Mason et al v. Rhea

Filing 11

MEMORANDUM. Signed by Judge Robert B Propst on 1/8/2013. (AVC)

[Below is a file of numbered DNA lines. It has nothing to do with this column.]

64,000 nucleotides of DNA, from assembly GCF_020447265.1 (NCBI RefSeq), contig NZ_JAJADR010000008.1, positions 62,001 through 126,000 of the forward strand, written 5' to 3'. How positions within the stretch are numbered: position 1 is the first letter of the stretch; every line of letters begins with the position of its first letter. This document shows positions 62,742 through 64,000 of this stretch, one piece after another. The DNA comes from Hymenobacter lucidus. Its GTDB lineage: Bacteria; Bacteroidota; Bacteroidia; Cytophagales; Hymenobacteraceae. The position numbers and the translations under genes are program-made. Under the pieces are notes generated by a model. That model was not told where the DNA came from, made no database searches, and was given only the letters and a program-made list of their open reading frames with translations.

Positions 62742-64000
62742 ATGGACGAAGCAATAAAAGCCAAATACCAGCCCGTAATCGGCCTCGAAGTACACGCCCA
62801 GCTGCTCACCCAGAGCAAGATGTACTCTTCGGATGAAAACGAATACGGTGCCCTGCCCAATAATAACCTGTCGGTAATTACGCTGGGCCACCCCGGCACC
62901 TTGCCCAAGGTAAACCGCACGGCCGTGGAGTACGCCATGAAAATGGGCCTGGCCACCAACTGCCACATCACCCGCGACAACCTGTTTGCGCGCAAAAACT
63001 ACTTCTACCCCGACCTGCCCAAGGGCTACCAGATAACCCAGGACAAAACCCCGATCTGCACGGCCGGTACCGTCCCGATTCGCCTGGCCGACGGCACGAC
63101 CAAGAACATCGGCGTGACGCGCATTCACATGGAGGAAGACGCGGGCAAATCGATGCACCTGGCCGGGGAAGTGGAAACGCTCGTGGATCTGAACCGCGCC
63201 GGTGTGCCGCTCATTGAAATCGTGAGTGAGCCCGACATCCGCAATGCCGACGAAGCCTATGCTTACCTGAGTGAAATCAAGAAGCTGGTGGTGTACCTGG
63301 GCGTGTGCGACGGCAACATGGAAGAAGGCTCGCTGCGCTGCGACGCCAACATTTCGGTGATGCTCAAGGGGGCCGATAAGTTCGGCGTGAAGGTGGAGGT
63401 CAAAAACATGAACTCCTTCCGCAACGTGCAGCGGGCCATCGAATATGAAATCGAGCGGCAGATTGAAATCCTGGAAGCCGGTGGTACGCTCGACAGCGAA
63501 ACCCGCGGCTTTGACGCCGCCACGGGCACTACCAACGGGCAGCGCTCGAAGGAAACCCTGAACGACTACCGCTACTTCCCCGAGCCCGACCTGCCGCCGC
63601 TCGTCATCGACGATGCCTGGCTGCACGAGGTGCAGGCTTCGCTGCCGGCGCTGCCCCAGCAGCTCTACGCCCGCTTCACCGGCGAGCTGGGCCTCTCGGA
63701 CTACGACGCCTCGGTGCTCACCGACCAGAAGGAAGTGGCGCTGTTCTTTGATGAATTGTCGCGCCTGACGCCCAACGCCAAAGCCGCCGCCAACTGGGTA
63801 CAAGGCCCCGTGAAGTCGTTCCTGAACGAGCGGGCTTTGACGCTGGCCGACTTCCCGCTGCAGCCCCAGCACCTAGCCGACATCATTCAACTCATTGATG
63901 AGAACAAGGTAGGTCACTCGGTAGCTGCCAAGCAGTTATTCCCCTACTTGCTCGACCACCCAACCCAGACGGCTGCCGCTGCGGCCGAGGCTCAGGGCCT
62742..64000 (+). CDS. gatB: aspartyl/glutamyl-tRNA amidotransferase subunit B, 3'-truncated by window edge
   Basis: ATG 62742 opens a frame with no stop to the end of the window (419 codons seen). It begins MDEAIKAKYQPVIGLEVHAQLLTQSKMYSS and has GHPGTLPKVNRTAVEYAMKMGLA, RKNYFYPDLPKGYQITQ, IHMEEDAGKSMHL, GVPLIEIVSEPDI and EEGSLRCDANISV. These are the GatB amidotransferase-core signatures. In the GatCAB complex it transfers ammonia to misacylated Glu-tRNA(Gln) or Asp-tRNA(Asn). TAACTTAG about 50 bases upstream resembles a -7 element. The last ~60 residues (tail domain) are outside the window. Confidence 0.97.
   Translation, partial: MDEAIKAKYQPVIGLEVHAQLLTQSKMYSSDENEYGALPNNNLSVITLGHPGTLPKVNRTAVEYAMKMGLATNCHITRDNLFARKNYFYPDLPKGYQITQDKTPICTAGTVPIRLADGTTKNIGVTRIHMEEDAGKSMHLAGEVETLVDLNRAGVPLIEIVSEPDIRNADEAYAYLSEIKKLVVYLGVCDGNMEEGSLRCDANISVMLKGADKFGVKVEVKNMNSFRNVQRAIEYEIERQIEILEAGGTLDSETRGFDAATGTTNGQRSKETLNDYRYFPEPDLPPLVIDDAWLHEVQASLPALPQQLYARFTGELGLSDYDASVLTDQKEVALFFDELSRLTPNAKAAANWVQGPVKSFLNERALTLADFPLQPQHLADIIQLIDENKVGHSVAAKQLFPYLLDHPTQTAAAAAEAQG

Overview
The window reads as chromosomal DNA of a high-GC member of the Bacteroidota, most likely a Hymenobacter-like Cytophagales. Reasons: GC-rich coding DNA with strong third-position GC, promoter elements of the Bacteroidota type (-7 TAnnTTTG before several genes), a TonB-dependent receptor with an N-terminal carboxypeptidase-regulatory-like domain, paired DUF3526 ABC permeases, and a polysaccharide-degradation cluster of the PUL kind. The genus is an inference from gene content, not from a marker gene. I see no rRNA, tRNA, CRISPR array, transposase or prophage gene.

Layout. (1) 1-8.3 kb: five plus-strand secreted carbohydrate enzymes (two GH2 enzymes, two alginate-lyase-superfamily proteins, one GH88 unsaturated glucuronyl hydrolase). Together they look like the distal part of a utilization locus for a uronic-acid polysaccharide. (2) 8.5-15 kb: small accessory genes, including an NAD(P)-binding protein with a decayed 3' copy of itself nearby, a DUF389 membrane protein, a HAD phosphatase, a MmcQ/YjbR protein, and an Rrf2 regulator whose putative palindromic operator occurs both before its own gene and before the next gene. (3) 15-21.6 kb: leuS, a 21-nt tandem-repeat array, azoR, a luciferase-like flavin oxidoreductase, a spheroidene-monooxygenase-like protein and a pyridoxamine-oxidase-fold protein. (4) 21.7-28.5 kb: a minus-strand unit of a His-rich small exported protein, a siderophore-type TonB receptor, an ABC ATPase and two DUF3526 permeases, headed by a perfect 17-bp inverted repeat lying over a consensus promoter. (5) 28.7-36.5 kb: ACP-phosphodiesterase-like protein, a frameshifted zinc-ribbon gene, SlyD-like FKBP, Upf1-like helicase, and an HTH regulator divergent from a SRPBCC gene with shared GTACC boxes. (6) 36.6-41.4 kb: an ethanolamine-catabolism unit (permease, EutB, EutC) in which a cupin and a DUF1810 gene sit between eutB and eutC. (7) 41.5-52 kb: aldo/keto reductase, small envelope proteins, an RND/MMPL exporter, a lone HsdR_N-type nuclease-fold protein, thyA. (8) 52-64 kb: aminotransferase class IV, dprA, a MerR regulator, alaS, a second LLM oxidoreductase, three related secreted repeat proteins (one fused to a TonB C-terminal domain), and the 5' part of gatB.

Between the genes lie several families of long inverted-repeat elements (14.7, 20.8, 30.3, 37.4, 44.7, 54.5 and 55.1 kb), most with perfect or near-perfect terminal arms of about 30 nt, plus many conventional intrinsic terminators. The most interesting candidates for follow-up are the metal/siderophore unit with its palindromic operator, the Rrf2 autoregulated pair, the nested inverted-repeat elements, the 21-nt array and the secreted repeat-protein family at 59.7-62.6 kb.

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FILED 2013 Jan-08 PM 03:10 U.S. DISTRICT COURT N.D. OF ALABAMA IN THE UNITED STATES DISTRICT COURT FOR THE NORTHERN DISTRICT OF ALABAMA MIDDLE DIVISION ) ) SHANNON MASON and ) ANGELA MASON ) ) Plaintiffs, ) ) v. ) CV 4:12-4001-RBP ) ) WILLIAM H. RHEA III ) ) Defendant. ) MEMORANDUM The initial issue in this case regarding judicial immunity is so obvious, the court initially determined not to further address it. However, in order to educate those who may wish further knowledge the court notes the following: Judges of courts of superior or general jurisdiction are not liable to civil actions for their judicial acts, even when such acts are in excess of their jurisdiction, and are alleged to have been done maliciously or corruptly. Bradley v. Fisher, 13 Wall. 335, 351 (1872). A distinction must be here observed between excess of jurisdiction and the clear absence of all jurisdiction over the subject-matter. Where there is clearly no jurisdiction over the subject-matter any authority exercised is a usurped authority, and for the exercise of such authority, when the want of jurisdiction is known to the judge, no excuse is permissible. But where jurisdiction over the subject-matter is invested by law in the judge, or in the court which he holds, the manner and extent in which the jurisdiction shall be exercised are generally as much questions for his determination as any other questions involved in the case, although upon the correctness of his determination in these particulars the validity of his judgments may depend. Id. at 351-352. The Court of Appeals correctly recognized that the necessary inquiry in determining whether a defendant judge is immune from suit is whether at the time he took the challenged action he had jurisdiction over the subject matter before him. Because 'some of the most difficult and embarrassing questions which a judicial officer is called upon to consider and determine relate to his jurisdiction . . . ,' the scope of the judge's jurisdiction must be construed broadly where the issue is the immunity of the judge. A judge will not be deprived of immunity because the action he took was in error, was done maliciously, or was in excess of his authority; rather, he will be subject to liability only when he has acted in the 'clear absence of all jurisdiction.' Stump v. Sparkman, 435 U.S. 349, 356-357 (1978) )(quoting Bradley, 13 Wall. at 351 (1871)). Also see Bolin v. Story, 225 F.3d 1234 (11th Cir. 2000).1 This the 8th day of January, 2013. ROBERT B. PROPST SENIOR UNITED STATES DISTRICT JUDGE 1 This court does not rely upon the Eleventh Amendment argument of the defendant as such. It may also defeat plaintiffs' claim(s). 2

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